The Arctic tern is a species of small seabird with short legs and comparably narrow wings. Terns of different ages may have different colors at different seasons. Thus, young terns are mainly brown and gray. The color of adult terns during the breeding season varies from white to gray. The tern has red-colored legs and beak, and a black spot on its forehead and head. Meanwhile, in regular (non-breeding) season, their legs and beak become black and the black spot on its forehead decreases in size.
Habitat of the Arctic tern covers the huge territory, extending from arctic and sub-arctic regions of North America, Europe, and Asia to coastal regions with mild temperatures in summers, reaching as south as Brittany and Massachusetts. Within regions of their habitat, Arctic terns are met anywhere from seacoasts to lakes and swamps. As summer approaches in the Southern Hemisphere, terns migrate right up to the Antarctic Ice.
Terns are very communicative and sociable animals: every year they congregate for nesting in the same place, making up large groups. They fiercely defend the nesting area, building the nests close to each other. These birds see the most sun due to the fact that they migrate from the Arctic summer to Antarctica, thus living in constant summer. Arctic terns are diurnal, meaning that they are active during the day. When they search for food, they fly upward for a while and then hover in the air, looking carefully for prey on the water’s surface. During their long-distance migrations, Arctic terns stop to rest right of the water or on floating logs.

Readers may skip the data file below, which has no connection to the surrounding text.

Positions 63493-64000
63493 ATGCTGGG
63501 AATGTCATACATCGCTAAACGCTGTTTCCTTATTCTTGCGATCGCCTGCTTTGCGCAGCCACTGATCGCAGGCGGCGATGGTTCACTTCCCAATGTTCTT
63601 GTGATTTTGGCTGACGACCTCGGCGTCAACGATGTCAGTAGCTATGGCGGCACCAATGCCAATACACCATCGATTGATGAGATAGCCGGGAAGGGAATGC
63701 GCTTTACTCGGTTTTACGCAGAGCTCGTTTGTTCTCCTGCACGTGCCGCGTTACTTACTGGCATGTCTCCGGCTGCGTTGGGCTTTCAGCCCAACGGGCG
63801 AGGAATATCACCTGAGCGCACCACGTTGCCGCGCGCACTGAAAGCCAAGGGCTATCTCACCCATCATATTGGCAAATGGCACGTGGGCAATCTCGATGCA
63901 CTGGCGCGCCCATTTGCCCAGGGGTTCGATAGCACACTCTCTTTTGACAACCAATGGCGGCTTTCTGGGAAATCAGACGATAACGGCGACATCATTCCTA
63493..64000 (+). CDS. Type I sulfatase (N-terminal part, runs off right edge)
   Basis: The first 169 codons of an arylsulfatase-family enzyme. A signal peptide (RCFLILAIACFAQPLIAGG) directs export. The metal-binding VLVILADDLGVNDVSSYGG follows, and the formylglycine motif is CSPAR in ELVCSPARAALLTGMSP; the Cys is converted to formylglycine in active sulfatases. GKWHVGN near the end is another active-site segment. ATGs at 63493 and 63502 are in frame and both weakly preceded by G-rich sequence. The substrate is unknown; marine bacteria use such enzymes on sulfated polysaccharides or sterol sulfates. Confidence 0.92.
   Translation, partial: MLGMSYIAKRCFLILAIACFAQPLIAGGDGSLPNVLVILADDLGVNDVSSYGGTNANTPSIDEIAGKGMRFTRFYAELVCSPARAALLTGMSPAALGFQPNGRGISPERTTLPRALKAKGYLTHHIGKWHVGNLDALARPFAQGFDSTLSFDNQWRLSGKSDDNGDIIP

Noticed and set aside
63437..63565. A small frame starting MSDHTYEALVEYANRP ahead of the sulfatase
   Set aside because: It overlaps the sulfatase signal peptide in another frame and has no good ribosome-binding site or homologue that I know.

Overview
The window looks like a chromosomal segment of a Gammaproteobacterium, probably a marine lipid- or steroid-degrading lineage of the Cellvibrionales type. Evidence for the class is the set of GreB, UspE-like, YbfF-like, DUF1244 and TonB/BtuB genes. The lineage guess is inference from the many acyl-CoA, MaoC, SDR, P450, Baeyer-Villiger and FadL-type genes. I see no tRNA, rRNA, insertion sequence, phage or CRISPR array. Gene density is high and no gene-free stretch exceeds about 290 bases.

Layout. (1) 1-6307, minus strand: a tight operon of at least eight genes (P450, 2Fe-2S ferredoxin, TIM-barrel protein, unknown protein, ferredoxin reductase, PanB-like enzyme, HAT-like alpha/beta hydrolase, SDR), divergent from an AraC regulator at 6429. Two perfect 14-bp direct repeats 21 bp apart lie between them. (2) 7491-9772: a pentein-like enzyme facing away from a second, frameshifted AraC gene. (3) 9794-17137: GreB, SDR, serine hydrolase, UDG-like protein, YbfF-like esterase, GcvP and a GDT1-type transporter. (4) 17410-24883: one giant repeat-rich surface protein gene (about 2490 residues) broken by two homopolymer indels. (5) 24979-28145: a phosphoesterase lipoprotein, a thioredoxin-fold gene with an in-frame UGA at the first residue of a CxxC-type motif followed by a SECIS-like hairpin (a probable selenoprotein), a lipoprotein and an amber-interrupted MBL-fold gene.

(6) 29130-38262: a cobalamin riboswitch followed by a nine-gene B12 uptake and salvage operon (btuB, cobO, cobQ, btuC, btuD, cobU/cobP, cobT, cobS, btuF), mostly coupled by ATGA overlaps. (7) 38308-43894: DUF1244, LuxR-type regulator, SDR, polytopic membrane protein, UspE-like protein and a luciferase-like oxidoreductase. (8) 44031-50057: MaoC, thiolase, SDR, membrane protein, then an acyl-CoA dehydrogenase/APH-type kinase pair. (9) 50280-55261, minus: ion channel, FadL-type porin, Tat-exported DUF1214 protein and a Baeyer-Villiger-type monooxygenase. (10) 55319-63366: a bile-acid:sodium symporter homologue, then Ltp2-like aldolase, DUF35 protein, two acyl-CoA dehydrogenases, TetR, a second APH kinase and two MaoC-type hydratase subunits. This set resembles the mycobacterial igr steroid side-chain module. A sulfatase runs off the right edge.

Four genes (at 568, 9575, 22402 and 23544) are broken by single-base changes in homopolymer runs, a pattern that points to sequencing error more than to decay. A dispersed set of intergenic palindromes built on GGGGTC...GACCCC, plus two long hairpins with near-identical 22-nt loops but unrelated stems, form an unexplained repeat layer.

Arctic terns are monogamous, meaning that they mate once in a lifetime. Migrating there and back, they usually camp in the same places every year. Mating ritual looks as follows: a male performs so-called “fish flight”, carrying caught fish through the air, accompanying the process with screaming sounds (they are able to shout with prey in their mouths), after which it lands and offers the prey to the female. Their nesting areas are rocky or sandy beaches of the far north, where the birds congregate in colonies. Before incubation, Arctic terns excavate hollows in grit or sand. Incubation takes place in summer, from June to July, lasting about 21-22 days. Female typically lays 2-3 eggs. When hatched, the chicks are downy. Neither altricial nor precocial, they begin to move around and explore their surroundings within one to three days after hatching. Usually, they do not stray far from the nest. The chicks are protected and cared by both parents during the first 10 days of their lives. After another 10-15 days they are able to fly. Both males and females of arctic terns start breeding at the age of 3-4 years.
Threats to Arctic terns’ population are many: rats and hedgehogs, attacking their nests; enlargement of human habitat; disturbance of terns in their home range by entertainment purposes; excessive fishing by humans, led to lack of sand eels, the major source of food for Arctic terns. In addition, changes, now taking place in Arctic and Antarctic ecosystems, will definitely affect Arctic terns.
The total population of Arctic tern is officially estimated by IUCN, counting up to 2 million individuals. Thus, in Russia only, 10.000-100.000 breeding pairs and 1.000-10 migrating individuals have been estimated. The population as a whole isn’t endangered, being listed in the IUCN Red List as of Least Concern (LC) with a decreasing population trend.
Being sea predators, these birds noticeably control the marine ecosystem in their habitat. They influence the population number of species they feed on. Sometimes they catch and leave the prey, giving opportunity local scavengers to take advantage of it. And finally, Arctic terns serve as the major source of food for many animal species of the area.